In the early voyaging era, captains would load up holds of their vessels with green turtles to feed their sailors on the way back to European capitals and to prevent scurvy. And I think that in the Victorian era, green turtle soup became a very favorite item to serve at posh dinners. Even Winston Churchill, for example, was famous for having his nightly bowl of clear green turtle soup. And in America, Cole Porter wrote a popular song in 1938.
Place them, if you will, in the great scheme of things in terms of the ocean's ecosystem. What role do the green turtles play?
Well, sea turtles are of tremendous value for a number of reasons, ecologically and as well as economically, but I think it's a case of we didn't recognize the value of sea turtles until they were almost gone. It's like in the Joni Mitchell song, you don't know what you've got 'til they're gone. But I think that the principle ecological function was to -- for green turtles, is to recycle nutrients back into the marine system.
The appeal to me of the green turtle is it has a fascinating legal history because in the case of the green turtle, the government had to decide a question on whether to put the green sea turtle on the endangered species list, and the government turned to scientists and asked them for their opinion, and they treated it as if it were a scientific question when in fact it was more of an ethical or a moral question about whether we should continue to exploit sea turtles as a food resource or whether we should allow them to recover to their previous abundant levels.
So that same debate is resurfacing today as some sea turtle populations are recovering. It's really -- it's not clear that it's possible to have a sustainable use for such a long-lived, late-maturing species like a sea turtle, and we're learning this in the case of the Orange Roughy and the Chilean Sea Bass, and the Deep Sea Blue Ling, and some other species that unfortunately we are overfishing to a significant degree.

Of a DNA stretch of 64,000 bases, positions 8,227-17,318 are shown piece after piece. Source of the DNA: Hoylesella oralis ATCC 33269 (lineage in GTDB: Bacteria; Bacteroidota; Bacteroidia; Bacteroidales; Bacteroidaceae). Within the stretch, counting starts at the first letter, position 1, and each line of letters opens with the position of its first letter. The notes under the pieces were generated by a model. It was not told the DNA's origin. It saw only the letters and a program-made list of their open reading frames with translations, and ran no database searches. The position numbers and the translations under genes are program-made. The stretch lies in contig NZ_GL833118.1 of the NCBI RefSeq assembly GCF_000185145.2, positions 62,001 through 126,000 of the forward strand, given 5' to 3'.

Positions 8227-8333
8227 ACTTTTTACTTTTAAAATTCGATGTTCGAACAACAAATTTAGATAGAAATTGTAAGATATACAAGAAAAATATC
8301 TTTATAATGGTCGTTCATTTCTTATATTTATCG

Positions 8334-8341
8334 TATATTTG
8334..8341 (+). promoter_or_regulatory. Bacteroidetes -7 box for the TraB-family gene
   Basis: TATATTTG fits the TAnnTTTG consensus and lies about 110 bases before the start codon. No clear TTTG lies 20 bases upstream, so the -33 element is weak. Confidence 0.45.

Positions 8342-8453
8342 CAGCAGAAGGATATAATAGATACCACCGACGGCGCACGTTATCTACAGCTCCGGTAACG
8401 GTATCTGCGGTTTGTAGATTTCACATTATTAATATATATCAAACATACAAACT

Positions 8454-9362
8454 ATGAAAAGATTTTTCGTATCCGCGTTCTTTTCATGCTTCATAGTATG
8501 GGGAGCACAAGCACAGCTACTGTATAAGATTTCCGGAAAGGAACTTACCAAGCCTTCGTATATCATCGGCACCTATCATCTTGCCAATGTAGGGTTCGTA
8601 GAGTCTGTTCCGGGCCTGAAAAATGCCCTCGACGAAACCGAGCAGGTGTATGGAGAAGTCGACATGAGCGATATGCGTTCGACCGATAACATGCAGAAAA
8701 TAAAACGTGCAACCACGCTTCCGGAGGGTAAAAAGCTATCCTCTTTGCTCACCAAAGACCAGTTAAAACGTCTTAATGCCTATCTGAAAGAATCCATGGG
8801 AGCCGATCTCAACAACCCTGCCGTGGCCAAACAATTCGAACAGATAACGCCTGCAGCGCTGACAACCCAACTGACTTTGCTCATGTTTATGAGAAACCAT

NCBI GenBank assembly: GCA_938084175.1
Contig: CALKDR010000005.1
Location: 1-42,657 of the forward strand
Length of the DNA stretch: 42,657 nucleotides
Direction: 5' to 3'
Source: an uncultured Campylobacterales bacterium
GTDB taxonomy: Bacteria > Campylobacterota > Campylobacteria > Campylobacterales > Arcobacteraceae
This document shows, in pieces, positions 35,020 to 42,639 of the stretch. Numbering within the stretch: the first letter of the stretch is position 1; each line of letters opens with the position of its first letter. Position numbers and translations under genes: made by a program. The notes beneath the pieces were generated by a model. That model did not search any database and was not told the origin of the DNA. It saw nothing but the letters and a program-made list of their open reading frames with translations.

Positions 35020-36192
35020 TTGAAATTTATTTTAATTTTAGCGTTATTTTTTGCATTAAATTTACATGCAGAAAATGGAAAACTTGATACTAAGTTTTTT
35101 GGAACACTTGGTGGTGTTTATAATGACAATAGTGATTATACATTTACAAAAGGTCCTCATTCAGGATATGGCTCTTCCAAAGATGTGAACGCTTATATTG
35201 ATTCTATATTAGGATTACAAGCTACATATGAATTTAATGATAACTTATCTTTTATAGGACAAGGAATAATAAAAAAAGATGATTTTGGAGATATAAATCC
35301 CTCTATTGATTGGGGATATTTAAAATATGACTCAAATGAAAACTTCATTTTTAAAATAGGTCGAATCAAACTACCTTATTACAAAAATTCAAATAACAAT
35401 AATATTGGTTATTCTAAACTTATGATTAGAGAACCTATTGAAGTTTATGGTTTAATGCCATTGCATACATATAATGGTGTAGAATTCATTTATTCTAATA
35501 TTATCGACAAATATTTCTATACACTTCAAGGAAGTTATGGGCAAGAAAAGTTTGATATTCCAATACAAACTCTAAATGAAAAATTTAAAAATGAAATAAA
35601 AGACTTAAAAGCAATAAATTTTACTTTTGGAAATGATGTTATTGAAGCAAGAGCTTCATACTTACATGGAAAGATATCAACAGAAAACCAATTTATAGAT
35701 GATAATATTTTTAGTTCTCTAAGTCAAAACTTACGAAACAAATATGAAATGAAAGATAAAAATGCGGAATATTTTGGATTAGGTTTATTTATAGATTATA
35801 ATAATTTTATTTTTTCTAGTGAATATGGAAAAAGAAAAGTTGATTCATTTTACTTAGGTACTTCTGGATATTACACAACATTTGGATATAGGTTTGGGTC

Alison Rieser is professor at the University of Hawaii and author of "The Case of the Green Turtle: An Uncensored History of a Conservation Icon." Thank you very much for being with us in "The Animal House."
It was my pleasure. Thank you.
In a few moments, Dr. Gary Weitzman will join us with answers to your questions about pets. First, let's learn more about our Animal of the Day, the elephant. It's the largest living land animal in the world. There are two distinct species, the African genus and the Asian genus. Both have a lifespan of 50 to 70 years, although there have been some that have lived considerably longer. Do you know the age of the oldest living elephant on record? We'll have the answer just before the end of today's program.
Next week in "The Animal House," a groundbreaking and controversial approach to finding companions for shelter pets in California.
The idea behind the program is to partner with an organization that works with formerly homeless people, and to put some of the dogs that aren't passing behavior evaluation into a home setting where they can get some extra time, attention and training.
The story behind San Francisco's new fostering program, next week in "The Animal House."